Sustainable agriculture is the successful management of resources for agriculture to satisfy changing human needs while maintaining or enhancing the quality of environment and conserving natural resources.
Sustainable agriculture is also known as eco farming (as ecological balance is important) or organic farming (as organic matter is the main source of nutrient management) or sometimes as natural farming or permaculture. Some other designated it as regenerative agriculture or alternative farming. Sustainable agriculture is a food and fiber production and distribution system that:
• Supports profitable production;
• Protects environmental quality;
• Uses natural resources efficiently;
• Provides consumers with affordable, high-quality products;
• Decreases dependency on nonrenewable resources;
• Enhances the quality of life for farmers and rural communities, and
• Will last for generations to come.
• Ecologically sound, which means that the quality of natural resources is maintained and the vitality of the entire agro-ecosystem from humans, crop and animals to soil organisms–is enhanced. This is best ensured when the soil is managed and the health of crops, animals and people is maintained through biological processes (self-regulation). Local resources are used in a way that minimizes losses of nutrients, biomass and energy, and avoids pollution. Emphasis is on the use of renewable resources.
• Economically viable, which means that farmers can produce enough for self-sufficiency and/or income, and gain sufficient returns to warrant the labour and costs involved. Economic viability is measured not only in terms of direct farm produce (yield) but also in terms of functions such as conserving resources and minimizes risks.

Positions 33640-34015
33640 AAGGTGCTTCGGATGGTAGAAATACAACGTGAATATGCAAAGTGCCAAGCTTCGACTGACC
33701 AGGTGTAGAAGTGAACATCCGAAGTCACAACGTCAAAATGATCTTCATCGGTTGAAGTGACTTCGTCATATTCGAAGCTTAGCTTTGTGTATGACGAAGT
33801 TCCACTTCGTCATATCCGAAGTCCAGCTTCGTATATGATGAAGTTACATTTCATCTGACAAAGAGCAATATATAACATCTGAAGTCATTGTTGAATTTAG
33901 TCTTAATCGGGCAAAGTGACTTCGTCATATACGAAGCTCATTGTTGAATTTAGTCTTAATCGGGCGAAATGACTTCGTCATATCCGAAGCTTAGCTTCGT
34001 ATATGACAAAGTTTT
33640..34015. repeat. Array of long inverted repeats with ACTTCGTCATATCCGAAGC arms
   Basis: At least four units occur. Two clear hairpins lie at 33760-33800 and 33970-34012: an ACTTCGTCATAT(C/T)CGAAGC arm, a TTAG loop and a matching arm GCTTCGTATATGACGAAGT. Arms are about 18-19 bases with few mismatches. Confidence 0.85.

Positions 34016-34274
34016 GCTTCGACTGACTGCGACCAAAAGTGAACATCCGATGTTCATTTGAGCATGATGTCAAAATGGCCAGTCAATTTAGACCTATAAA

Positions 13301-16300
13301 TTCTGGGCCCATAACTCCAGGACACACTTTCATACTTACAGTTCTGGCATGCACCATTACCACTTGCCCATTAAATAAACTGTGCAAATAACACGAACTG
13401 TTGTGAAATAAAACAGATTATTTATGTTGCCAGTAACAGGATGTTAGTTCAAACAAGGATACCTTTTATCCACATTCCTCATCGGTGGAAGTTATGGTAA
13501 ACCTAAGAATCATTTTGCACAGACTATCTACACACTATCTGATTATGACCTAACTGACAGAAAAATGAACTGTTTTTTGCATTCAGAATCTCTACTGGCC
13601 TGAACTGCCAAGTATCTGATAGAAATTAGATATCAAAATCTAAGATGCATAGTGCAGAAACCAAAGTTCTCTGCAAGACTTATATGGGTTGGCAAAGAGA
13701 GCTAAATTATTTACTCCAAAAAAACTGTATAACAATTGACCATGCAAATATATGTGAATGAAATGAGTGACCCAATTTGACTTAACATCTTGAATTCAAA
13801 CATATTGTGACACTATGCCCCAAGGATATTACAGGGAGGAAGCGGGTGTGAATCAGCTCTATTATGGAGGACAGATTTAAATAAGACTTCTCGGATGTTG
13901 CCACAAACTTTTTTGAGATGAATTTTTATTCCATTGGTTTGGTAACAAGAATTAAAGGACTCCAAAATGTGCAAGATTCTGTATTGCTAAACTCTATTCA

• Socially just, which means that resources and power are distributed in such a way that the basic needs of all members of society are met and their rights to land use, adequate capital, technical assistance and market opportunities are assured. All people have the opportunity to participate in decision-making, in the field and in the society. Social unrest can threaten the entire social system, including agriculture.
• Humane, which means that all forms of life (plant, animal, human) are respected. The fundamental dignity of all human being is recognized, and institutions incorporate such basic human values as trust, honesty, self-respect, cooperation and compassion. The cultural and spiritual integrity of the society is preserved and nurtured.
• Adaptable, which means that rural communities are capable of adjusting to the constantly changing conditions for farming, population growth, policies, market demand etc. This involves not only the development of new appropriate technologies but also innovations in social and cultural terms.
A farming system to be sustainable should have the capacity to endure indefinitely. Therefore the ultimate goal of sustainable agriculture is “to develop farming system that are: (a) productive, (b) profitable, (c) conserve the natural resource base, (d) protect the environment, and (e) enhance soil health and safety over a long term’. Hence, this can be referred as Eco-friendly Agriculture.